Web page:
What is a toxic person? Although it can vary from person to person, the term generally refers to someone–a parent in this context–with a high-conflict personality. Whether by accident or design, these individuals can make even minor issues more complicated than they should be.
It is hard enough to parent with a toxic individual while married, but their frustrating conduct may increase after a divorce, especially when kids are involved. For many, parallel parenting can help reduce the issues that often arise when parenting with a toxic personality.
What does parallel parenting mean?
It means that divorced parents have as few interactions as possible and may parent their kids, each in their way. Of course, they must still provide a safe and nurturing environment regardless of their parenting styles.
The parallel parenting approach may minimize conflict when parents cannot work together or communicate without fighting.
How do you make it work?
If reducing interactions (fights, arguments, etc.) with your ex sounds like a dream come true, parallel parenting might be worth pursuing. Here are six tips to help you succeed.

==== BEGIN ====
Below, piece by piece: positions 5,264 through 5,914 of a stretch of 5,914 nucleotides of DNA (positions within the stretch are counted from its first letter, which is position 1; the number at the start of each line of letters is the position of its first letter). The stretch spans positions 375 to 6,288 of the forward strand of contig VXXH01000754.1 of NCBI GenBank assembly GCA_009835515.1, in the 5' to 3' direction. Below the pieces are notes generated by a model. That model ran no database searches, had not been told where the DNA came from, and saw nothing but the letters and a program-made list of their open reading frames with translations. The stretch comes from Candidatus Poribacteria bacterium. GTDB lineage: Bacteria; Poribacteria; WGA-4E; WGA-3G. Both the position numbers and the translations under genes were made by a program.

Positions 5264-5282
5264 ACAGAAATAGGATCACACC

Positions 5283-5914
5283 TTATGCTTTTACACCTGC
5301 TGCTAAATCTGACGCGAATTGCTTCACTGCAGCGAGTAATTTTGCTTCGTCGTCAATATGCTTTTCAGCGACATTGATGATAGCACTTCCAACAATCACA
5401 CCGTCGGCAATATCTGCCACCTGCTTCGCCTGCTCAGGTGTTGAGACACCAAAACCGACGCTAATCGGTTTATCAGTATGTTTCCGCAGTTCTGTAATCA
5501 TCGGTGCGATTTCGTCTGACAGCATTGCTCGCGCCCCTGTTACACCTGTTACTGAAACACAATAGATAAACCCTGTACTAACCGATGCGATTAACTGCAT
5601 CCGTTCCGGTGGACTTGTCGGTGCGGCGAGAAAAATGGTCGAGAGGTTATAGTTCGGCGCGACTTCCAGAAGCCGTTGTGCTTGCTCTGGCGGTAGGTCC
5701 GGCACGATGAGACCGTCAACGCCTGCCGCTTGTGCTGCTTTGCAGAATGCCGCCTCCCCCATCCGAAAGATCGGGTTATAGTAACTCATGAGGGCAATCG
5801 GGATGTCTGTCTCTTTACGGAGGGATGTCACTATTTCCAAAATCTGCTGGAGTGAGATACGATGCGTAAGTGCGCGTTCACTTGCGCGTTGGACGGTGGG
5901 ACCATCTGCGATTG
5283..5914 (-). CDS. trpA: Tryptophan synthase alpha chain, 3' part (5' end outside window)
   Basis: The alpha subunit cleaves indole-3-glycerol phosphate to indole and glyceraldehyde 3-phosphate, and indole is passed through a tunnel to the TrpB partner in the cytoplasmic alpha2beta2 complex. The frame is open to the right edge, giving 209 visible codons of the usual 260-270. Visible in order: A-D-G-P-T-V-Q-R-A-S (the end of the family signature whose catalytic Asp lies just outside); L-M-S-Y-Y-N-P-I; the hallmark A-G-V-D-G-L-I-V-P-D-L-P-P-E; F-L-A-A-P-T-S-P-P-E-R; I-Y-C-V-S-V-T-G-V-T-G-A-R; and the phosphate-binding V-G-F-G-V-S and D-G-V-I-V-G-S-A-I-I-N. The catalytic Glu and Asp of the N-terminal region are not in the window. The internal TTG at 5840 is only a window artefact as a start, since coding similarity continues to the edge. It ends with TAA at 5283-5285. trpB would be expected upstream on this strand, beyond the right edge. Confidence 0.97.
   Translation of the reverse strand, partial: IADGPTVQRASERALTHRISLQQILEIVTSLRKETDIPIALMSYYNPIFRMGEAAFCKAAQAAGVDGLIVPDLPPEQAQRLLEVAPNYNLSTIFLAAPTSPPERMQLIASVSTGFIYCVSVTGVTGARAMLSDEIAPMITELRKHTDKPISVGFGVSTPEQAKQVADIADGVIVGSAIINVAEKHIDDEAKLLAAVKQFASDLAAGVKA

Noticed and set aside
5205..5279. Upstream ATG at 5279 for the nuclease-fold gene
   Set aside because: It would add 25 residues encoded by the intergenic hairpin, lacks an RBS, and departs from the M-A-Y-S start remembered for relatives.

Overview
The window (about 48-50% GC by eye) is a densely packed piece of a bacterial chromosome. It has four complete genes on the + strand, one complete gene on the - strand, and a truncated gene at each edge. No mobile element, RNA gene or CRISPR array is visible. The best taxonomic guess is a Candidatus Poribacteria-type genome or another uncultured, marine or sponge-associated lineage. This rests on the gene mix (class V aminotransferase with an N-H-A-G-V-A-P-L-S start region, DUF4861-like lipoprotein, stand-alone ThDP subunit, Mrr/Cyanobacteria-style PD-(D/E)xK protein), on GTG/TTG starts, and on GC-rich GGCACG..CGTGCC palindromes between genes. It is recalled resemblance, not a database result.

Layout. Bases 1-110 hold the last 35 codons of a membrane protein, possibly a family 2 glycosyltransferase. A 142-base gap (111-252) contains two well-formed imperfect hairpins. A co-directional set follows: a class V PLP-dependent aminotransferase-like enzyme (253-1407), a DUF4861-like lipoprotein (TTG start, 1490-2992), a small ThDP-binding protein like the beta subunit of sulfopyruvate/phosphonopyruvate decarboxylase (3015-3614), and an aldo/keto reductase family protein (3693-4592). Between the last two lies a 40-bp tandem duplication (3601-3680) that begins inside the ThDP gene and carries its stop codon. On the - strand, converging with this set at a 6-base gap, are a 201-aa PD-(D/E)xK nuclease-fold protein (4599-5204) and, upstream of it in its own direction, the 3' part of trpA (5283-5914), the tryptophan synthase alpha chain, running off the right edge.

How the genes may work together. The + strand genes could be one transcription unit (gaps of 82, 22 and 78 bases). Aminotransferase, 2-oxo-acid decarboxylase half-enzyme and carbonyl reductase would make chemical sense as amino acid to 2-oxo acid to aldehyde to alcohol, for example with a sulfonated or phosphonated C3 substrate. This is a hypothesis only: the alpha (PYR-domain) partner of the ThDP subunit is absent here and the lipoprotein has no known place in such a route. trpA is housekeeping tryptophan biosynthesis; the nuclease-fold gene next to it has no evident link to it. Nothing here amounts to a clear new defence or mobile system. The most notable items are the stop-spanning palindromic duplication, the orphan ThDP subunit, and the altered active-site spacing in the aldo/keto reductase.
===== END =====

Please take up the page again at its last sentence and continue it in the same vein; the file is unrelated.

- 1. Avoid interfering with your ex’s parenting unless it endangers your kids
- 2. Set clear boundaries and maintain them when dealing with your ex
- 3. Walk away or hang up the phone if your co-parent tries to start an argument
- 4. Ensure your child custody order defines each parent’s responsibilities and rights
- 5. Keep communications minimal and consider only using emails or texts
- 6. Never bring up your or your co-parent’s personal lives
Unfortunately, some people are so toxic that their conduct might endanger a child’s physical or psychological well-being. If you believe that is possible in your case, it may be time to seek a remedy from a Minnesota family court.